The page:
MD: This is a hard question – we still very much think of ourselves as a small startup. I suppose, as I look back at the last five years, I would say the most important contributor to our success has been the clarity and consistency of our vision and values.
They’ve been the rallying cry for our folk, the key messages for new business and the basis for our work.
Q: Is there a secret to working smoothly with super demanding clients?
BB: With recessionary economies upon or around us, we are operating in demanding times. To sit back is not an option. We all need to demand more from ourselves. Crucially, we need to think more creatively about how we succeed through innovation.
When you are trying to break new ground and create innovation, trust, communication and collaboration between agency and client are paramount. You must set clear expectations and manage the natural risks associated with working with new technologies.
So I guess the secret is to have no secrets. Communication is critical to innovation.
Q: How closely do you work with your clients? Are you remote consultants or do you become effectively embedded with their teams?
BB: The starting point for all our client relationships is to define their long-term strategy as it relates to innovation and digital technologies. We find that this creates a ‘closeness’ that supersedes any physical proximity in terms of working methods.
Once we have helped to define this strategy, we work with them to deliver the strategy through deploying innovative experiences across a variety of platforms (web, mobile, events, retail and so on).
Some of these experiences are short-term in nature, but many are long-term brand platforms. It is in the deployment, management and evolution of these long-term platforms where we find it is most effective to co-locate teams with our clients.
.net: Which web technologies excite you?
BB: With such a large creative technology team, we’re always finding time to play with emerging mobile and physical technologies. But we don’t just use new technology for the sake of it. We’re big advocates of using the right technology for the job. So, we like to spend time prototyping builds to ensure we are delivering the best possible experience with the technologies available.
Q: What about prototyping and communicating ideas to a client> Do you use Photoshop or do you prototype in the browser?
BB: Because our ideas span across a wide variety of platforms and technologies, we keep an open mind to the tools we use for communicating them to our clients. We also find the best medium for sharing ideas varies from client to client depending on their capacity to envision the end product.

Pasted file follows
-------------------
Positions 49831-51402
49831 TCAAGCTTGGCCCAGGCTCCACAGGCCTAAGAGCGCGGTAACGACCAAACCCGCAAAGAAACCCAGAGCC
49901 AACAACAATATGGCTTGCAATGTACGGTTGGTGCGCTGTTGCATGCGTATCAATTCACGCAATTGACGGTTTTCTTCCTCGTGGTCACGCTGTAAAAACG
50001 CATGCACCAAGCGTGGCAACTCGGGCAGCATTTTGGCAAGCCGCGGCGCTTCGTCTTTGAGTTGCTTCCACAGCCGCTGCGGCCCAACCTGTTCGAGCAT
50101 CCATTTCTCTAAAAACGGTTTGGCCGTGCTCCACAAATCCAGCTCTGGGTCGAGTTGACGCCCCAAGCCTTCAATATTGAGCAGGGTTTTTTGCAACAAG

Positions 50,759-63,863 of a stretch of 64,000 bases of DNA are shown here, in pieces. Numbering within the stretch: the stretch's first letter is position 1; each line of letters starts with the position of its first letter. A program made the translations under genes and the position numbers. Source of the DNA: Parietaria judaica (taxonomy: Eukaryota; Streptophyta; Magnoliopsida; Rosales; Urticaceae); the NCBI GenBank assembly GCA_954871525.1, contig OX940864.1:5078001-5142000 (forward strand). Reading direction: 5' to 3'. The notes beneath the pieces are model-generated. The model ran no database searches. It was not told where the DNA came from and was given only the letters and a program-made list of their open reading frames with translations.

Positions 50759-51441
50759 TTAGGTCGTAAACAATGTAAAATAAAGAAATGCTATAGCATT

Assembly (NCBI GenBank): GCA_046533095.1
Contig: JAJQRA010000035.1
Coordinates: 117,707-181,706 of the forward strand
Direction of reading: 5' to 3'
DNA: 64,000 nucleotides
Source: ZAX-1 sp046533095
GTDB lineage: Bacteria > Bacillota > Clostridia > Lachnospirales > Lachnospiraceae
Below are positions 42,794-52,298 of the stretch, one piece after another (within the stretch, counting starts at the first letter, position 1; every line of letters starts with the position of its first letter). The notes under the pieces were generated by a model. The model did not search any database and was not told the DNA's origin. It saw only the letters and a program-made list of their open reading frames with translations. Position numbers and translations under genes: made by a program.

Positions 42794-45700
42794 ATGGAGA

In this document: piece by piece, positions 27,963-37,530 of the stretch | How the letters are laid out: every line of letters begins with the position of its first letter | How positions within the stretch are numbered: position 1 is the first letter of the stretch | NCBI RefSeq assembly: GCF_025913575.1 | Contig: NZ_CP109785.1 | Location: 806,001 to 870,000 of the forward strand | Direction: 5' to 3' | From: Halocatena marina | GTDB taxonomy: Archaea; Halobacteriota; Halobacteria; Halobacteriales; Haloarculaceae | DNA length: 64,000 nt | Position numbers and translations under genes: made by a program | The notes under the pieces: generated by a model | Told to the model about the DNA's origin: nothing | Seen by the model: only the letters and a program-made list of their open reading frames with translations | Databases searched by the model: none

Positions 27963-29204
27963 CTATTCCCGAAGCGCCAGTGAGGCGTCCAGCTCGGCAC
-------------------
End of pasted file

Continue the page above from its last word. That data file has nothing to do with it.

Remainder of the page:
All that said, prototyping is a great tool for greasing the wheels of a project. Whether it is a paper prototype, functional prototype or even just an animatic for a film project, it can be a valuable tool in helping clients to visualise the ambition of the project.
Q: Agencies, designers, developers: who is impressing you at the moment?
MD: IDEO for the way the team think laterally; BERG for its dedication to making stuff.
SR: Forsman & Bodenfors for its slick work with a human soul (check out their Faktum Hotels work). Stinkdigital for its superlative production.
Q: What advice would you give an ambitious young designer or developer looking to join you?
SR: Beyond talent, a designer or developer looking to join the team needs an informed point of view on the digital world, an open mind and a love of their craft. Having a strong opinion is a must, but it has to be one backed up with knowledge. I don’t want to hear that you don’t like the new iOS icons. Tell me how they should have been designed, and why.
The flip of this is the open mind – we are all learning, every day. These two qualities help ensure that creative decisions always have some solid thinking behind them. As for loving your craft, you need to be excited about the doing as much as the beautiful output.
Q: What’s the biggest lesson you’ve learned along the way?
MD: Always hire people who are better than you.
Q: What should every creative have for lunch to fuel an afternoon of ninja-grade brilliance?
SR: A tasty and nutritious snack of not-thinking-about-your-project-for-half-an-hour. Breathe some air. Take in some culture. Think about somebody else’s project. Read that thing you Instapapered. Essentially, do something else – because this afternoon (possibly now assisted by additional insights, inspiration and perspective) you will nail it. Also, a sandwich is good.
Words: Martin Cooper
This article originally appeared in .net magazine issue 244